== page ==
First of all, in order to get to the Black Hills, we had to drive through most of Wyoming, on narrow, state roads. I felt like I was driving down a landing strip on the moon. The speed limit is 80 on those two-lane roads. Why? Because you are highly unlikely to encounter another vehicle for miles and miles and miles. Wyoming is mostly flat, and it’s brown, and nobody lives there. Well, someone has to live there to take care of the livestock. There is plenty of livestock.
I was feeling pretty confident about making good time and getting a little cocky about my mad driving skills. I was flying down those long, straight, empty roads.
Enter, South Dakota. The hills turn into mountains, and you start seeing signs that say, STEEP, CURVY ROADS WITH NO SHOULDER FOR THE NEXT SIX MILES. Those high-elevation, serpentine roads are agonizing. I wanted to pull over and cry, but there was no shoulder to pull on to, so I had to wind my way around, VERY slowly, while simultaneously cursing under my breath and begging Jesus to take the wheel.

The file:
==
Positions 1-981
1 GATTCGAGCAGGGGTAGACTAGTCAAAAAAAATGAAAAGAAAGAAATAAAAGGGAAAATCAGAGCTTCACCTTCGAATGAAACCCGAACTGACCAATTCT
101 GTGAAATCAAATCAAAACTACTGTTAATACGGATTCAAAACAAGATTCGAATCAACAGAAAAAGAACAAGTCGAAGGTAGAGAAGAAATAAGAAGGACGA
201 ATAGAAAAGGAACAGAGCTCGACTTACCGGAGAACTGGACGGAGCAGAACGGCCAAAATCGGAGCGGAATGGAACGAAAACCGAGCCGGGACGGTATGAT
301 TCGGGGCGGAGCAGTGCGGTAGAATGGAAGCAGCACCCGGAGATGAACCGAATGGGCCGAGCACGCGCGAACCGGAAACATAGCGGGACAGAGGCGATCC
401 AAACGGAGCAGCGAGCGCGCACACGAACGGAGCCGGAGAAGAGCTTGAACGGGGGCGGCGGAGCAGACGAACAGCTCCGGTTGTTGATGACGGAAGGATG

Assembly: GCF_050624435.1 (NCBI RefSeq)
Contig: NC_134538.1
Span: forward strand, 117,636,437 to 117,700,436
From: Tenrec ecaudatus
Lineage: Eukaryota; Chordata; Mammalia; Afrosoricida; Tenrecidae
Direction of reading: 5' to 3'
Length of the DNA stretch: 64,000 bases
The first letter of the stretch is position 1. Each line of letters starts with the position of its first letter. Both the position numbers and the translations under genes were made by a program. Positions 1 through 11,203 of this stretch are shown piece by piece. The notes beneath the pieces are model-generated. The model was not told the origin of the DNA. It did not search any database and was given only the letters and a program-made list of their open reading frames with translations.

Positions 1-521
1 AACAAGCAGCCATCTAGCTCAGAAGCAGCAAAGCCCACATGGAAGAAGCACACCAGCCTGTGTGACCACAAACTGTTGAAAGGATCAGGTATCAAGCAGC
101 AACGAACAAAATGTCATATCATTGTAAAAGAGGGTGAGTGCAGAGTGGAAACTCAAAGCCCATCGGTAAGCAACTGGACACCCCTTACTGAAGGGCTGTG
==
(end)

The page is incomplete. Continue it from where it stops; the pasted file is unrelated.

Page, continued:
We didn’t die on the mountain so I figured it would be smooth sailing ahead, but as we pulled into our campground, the skies opened up and thunder boomed while the dog was desperately whining. I figured she needed to relieve herself so I leashed her up and braved the storm. That is when I discovered that Gypsy had explosive doggie-diarrhea. She not only had mutt-style Montezuma’s revenge, she was also foaming at the mouth, kind of like Old Yeller after he contracted rabies from that damned wolf.
So off to the Rapid City, Emergency Vet we went. I was convinced she was dying, but I have a tendency to overreact.
The Vet was suggesting that she ate something she should not have eaten (duh…), but also was concerned about giardia, diet changes and nervous anxiety combining to cause pancreatitis. Wow. I mean, yes, she had the trots, and yes, she was drooling to beat the band, but she was certainly not lethargic. She was full of energy and wagging her tail. The bloodwork came out fine, and yet, we were sent home with antibiotics, probiotics, special food, tranquilizers, and anti-nausea meds. Ching! Ching! $$$$